Vague optimism for Spanish offshore

The release of a report into Spain's offshore potential by Greenpeace, an announcement by the Andalucia government of guidelines for wind plant construction in its coastal waters, and the sudden growth of a project proposal from 200 MW to 1000 MW all suggest that Spain may have more offshore potential than previously believed. With plenty of space for wind turbines on land -- and coastal waters considered too deep for viable wind generation -- only scant attention has so far been paid to Spanish offshore wind power.

Greenpeace, however, is estimating that 20,000-25,000 MW is technically and environmentally viable offshore by 2030. It puts potential at 10,000 MW for the Gulf of Cadiz on the Atlantic coast of Andalucia, 7500-15,000 MW along the Mediterranean coast, "a few hundred" megawatts off the Canary Islands west of Morocco, and 500 MW "near shore" around Spain. Greenpeace acknowledges that technical advances are first needed to make turbine construction in depths of more that 30 metres viable.

The Greenpeace report, "There's Something in the Sea Wind," calls on the Spanish government to draw up an offshore wind plan, set a higher wind tariff for offshore generation, and to fast-track 2000 MW of test bed sites. The lobby group also envisages offloading excess wind power into desalination plant as well as into hydrogen production.

Restricted potential

"The report is possibly exaggerated but it's helpful support nonetheless," says Rüdiger Wolf of German developer Umweltkontor, which is behind plans for a 250 MW offshore project at Cabo Trafalgar, one of only two publicly announced offshore projects in Spain, both in the Gulf of Cadiz (Windpower Monthly, May 2003).

Sea bed studies in the gulf by Umweltkontor's affiliate, Offshore Wind Power Development, indicate restricted potential, Wolf says. "A third is lost due to environmental impact and a third due to foundation design difficulties." Regarding depths, he adds, technological advances would have to include floating platforms as well as pile driving in deep sea beds "and that's 20 years down the road." Wolf has also worked closely with a German wind-hydrogen project. "Technically there were no problems but costs proved prohibitive," he says.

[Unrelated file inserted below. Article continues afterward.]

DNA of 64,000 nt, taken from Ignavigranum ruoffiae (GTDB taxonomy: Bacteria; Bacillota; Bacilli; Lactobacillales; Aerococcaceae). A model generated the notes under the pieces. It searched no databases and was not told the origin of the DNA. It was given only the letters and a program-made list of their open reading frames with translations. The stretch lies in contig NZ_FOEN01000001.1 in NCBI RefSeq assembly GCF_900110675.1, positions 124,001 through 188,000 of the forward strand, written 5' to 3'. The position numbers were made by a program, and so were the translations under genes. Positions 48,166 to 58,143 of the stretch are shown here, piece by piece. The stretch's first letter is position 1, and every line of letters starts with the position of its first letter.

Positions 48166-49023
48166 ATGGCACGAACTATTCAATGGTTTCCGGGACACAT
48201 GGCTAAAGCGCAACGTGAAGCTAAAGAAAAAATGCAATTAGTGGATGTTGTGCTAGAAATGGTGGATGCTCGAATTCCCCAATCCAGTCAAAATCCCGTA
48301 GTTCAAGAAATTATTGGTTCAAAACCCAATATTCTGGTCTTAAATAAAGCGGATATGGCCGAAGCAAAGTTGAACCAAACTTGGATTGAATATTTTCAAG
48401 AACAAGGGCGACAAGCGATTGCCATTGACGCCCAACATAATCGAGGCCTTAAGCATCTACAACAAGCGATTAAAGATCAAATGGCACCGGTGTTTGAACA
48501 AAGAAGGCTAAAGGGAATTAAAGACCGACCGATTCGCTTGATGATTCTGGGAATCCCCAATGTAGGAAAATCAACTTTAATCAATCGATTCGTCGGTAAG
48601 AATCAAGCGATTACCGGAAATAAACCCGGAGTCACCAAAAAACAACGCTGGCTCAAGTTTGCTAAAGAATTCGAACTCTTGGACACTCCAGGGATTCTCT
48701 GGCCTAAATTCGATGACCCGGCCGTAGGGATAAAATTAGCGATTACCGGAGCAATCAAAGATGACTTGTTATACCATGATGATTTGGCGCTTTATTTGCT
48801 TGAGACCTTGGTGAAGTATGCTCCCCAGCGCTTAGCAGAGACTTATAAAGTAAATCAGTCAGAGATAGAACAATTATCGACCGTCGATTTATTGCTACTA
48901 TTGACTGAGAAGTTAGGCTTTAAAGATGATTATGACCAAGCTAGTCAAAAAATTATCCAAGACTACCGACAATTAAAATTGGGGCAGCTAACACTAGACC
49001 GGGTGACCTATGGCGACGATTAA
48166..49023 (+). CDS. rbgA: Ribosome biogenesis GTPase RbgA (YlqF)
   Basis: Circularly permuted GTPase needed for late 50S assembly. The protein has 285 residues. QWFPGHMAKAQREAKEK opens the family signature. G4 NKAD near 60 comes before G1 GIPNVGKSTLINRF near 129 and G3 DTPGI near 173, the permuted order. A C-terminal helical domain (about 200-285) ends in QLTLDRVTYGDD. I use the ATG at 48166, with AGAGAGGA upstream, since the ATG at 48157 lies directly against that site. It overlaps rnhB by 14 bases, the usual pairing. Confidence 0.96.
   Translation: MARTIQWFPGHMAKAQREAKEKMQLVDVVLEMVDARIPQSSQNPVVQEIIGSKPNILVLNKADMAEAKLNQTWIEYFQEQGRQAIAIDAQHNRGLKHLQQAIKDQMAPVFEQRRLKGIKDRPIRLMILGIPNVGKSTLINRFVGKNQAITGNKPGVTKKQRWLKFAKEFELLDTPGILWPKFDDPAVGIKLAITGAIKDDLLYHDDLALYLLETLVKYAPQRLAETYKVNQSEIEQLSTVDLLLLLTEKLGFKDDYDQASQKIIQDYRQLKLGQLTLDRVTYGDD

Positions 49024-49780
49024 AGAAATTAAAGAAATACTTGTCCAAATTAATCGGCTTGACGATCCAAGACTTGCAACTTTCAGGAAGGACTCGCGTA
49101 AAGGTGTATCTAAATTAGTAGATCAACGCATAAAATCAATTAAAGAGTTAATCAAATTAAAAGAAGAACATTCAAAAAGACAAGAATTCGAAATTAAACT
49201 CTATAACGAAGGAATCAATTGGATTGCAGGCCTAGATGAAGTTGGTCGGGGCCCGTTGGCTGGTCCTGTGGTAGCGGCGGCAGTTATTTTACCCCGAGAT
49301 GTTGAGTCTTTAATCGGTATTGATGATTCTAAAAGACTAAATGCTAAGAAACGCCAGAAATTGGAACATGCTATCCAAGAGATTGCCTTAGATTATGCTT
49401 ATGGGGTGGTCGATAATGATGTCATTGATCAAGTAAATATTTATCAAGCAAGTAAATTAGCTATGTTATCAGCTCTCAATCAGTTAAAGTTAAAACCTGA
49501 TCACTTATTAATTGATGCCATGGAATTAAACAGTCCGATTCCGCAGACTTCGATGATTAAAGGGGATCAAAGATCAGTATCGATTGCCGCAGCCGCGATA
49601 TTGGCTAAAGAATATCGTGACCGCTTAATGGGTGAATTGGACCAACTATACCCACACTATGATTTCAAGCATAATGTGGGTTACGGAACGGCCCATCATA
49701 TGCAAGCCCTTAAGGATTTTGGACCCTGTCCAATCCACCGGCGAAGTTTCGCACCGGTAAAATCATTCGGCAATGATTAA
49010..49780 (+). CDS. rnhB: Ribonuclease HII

Meantime, the parliament of Andalucia said in July it will draw up specific guidelines for regional offshore development. "Planning for such public sites is only to be welcomed," comments Wolf. "But it should be there right from the start, maybe involving an auctioning process like in Britain." The growth of one of the two offshore proposals to five times its original size may well have prompted Andalucia's sudden interest in guidelines. Corporación Energía Hidroeléctrica de Navarra has revealed it is looking at 1000 MW, rather than the widely reported 200 MW for its project.

With zero offshore capacity and the Cadiz projects already five years on the table, the most immediate prospect for offshore wind generation is far from the mainland. In the Spanish Canary Islands off the north-west African coast, a public consortium is negotiating with turbine manufacturers to install a 1.5 MW-2 MW prototype in the port of Las Palmas, with a view to larger installations. The research and development project, scheduled to finish next year, is lead by technology agency Instituto Tecnológico de Canarias (ITC).

ITC's Gonzalo Piernavieja says near shore sites can help repower the Canary Islands' older wind turbines onshore, and surplus generation can power desalination plants. He maintains, however, that the Canaries' deep waters will restrict any major offshore development.

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